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Survey: Half of Americans Concerned About New Moms and Babies Being in Public Places | NEWS-Line for Healthcare Professionals
 


Survey: Half of Americans Concerned About New Moms and Babies Being in Public Places


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There are a lot of health concerns that come with pregnancy, and the COVID-19 pandemic has created additional fears about dangers to both mom and baby. A new national survey by The Ohio State University Wexner Medical Center confirms these fears, finding that nearly 80% of respondents would be concerned about themselves or an expectant mother in their life in the midst of the current COVID-19 outbreak, with almost half expressing fear of going to a scheduled prenatal appointment.

Among the more than 2,000 respondents, 51% would be concerned about sending their child to daycare or a babysitter and over 45% would be concerned about visiting public places while pregnant and after their baby is born. Because parents today have an endless amount of information at their fingertips, messaging about what is safe and what they should and shouldn’t do is easily muddled.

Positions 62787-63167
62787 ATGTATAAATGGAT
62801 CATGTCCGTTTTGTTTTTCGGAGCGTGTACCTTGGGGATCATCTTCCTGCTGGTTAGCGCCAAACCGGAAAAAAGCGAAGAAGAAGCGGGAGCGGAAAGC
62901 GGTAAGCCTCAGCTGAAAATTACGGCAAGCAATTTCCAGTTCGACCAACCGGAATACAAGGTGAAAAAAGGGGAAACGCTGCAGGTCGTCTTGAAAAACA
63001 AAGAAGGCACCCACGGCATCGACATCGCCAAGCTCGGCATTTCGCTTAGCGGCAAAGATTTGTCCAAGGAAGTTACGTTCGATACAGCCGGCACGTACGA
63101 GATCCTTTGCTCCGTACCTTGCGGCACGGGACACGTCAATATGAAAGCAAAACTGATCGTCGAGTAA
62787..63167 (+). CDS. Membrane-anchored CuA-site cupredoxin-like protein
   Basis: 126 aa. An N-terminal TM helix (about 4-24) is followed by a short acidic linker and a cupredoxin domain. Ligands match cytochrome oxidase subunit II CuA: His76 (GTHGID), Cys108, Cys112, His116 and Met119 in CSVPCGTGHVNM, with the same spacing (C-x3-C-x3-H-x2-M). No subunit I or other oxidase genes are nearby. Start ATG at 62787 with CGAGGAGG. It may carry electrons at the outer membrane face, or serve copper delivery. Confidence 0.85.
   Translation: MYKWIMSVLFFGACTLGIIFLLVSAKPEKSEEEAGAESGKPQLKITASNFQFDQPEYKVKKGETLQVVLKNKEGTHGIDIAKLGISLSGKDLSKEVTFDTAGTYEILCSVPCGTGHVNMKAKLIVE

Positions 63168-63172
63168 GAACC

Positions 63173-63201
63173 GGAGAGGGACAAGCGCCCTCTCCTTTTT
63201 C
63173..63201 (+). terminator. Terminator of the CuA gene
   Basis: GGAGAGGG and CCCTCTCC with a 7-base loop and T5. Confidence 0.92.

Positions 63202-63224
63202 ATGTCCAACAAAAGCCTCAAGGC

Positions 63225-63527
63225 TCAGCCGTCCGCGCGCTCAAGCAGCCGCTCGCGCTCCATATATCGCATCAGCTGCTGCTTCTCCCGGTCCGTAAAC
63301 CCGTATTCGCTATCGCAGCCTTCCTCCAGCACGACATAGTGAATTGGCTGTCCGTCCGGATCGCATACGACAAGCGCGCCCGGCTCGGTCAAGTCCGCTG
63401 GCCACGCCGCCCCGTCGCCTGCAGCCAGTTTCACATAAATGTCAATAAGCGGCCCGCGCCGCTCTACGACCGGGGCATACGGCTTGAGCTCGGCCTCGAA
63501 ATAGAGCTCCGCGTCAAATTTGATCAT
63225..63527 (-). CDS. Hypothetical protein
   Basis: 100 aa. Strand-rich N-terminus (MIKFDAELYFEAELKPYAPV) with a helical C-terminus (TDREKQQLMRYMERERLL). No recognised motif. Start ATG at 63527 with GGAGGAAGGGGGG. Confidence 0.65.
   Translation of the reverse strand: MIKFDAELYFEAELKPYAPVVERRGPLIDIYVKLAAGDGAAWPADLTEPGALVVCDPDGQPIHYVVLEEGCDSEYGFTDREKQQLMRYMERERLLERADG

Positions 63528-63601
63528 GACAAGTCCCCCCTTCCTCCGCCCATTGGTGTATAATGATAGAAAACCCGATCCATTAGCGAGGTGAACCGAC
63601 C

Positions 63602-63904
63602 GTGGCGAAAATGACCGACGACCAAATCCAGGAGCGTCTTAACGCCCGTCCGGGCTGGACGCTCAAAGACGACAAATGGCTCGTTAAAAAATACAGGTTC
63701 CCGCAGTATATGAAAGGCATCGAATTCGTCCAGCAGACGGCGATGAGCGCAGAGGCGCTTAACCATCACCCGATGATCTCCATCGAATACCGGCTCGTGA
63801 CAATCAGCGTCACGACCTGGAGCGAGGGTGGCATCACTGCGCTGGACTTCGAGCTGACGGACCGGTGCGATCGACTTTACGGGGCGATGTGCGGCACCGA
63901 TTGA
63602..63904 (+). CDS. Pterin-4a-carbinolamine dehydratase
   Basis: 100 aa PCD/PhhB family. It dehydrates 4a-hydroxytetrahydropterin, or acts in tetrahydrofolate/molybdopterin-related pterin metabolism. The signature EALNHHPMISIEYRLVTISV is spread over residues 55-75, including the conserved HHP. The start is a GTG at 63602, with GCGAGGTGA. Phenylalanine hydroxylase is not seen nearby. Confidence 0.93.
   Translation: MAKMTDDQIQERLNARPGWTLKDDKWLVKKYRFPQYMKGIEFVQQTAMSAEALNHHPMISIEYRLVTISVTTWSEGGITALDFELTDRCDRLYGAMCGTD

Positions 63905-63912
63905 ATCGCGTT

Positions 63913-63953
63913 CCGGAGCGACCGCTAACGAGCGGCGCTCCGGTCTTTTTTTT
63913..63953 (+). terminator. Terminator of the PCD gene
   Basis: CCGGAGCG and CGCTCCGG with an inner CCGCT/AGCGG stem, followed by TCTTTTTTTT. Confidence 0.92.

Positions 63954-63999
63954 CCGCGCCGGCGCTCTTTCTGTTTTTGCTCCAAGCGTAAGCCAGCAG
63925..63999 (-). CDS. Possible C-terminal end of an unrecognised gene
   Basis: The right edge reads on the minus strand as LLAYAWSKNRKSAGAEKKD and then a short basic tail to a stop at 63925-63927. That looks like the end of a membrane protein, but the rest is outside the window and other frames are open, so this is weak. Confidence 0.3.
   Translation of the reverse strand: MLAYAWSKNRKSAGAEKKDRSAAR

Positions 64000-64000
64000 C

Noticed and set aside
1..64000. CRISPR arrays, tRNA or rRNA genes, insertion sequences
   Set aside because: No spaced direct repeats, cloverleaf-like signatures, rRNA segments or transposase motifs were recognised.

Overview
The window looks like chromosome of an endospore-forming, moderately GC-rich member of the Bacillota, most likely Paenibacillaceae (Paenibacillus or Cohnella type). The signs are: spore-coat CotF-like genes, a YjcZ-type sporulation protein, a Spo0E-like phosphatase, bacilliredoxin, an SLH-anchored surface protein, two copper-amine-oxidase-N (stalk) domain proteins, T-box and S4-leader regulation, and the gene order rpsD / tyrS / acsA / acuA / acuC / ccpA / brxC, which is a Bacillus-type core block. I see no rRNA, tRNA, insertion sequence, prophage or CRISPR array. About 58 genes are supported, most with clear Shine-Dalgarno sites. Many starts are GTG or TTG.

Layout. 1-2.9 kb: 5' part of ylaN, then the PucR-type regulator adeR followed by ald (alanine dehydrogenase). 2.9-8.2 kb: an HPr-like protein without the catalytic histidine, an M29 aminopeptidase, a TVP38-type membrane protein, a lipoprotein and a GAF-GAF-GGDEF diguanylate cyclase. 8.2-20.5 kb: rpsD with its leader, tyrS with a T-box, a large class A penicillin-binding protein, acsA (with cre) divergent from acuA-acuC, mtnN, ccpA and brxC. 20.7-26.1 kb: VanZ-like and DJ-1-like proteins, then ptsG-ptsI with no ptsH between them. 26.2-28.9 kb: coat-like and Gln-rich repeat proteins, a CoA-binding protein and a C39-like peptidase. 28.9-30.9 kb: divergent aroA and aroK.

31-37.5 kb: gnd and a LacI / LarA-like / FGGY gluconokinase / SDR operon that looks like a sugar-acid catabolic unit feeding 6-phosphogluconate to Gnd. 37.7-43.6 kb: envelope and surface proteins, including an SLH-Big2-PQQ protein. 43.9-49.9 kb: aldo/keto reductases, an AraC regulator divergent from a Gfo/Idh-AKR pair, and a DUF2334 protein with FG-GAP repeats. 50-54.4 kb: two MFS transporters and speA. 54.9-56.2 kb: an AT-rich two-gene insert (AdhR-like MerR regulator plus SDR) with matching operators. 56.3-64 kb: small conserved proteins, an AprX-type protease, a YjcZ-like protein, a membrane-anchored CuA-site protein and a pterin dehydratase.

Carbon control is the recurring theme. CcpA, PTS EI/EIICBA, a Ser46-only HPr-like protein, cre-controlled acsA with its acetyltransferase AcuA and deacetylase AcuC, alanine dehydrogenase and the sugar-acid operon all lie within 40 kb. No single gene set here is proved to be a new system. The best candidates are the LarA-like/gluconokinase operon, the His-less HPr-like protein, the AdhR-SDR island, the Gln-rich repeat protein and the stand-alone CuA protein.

“We always encourage pregnant women to trust websites that are reliable and that are vouched by medical professionals as being accurate and informative,” said Dr. Jonathan Schaffir, OB/GYN at The Ohio State University Wexner Medical Center.

Dr. Schaffir says while concerns about COVID-19 are valid and precautions should be taken, it’s also important to manage these fears and ensure proper care. Doctor’s offices are taking extra steps for the safety of their patients, such as wearing masks, face shields and gloves and wiping down surfaces between patients.

“We have also taken a close look at limiting appointments and determining the minimum number of visits and tests that women need in pregnancy to ensure they are healthy and well cared for,” Dr. Schaffir said. “So it’s important for women to know that when we say that you need to come in to the office or the hospital, that really is the case.”

Many OB/GYNs are also offering telehealth appointments for visits that don’t require any testing or procedures, and this area of medicine is expected to stick around and even expand after the threat of COVID-19 subsides.

Source: Ohio State University Wexner Medical Center






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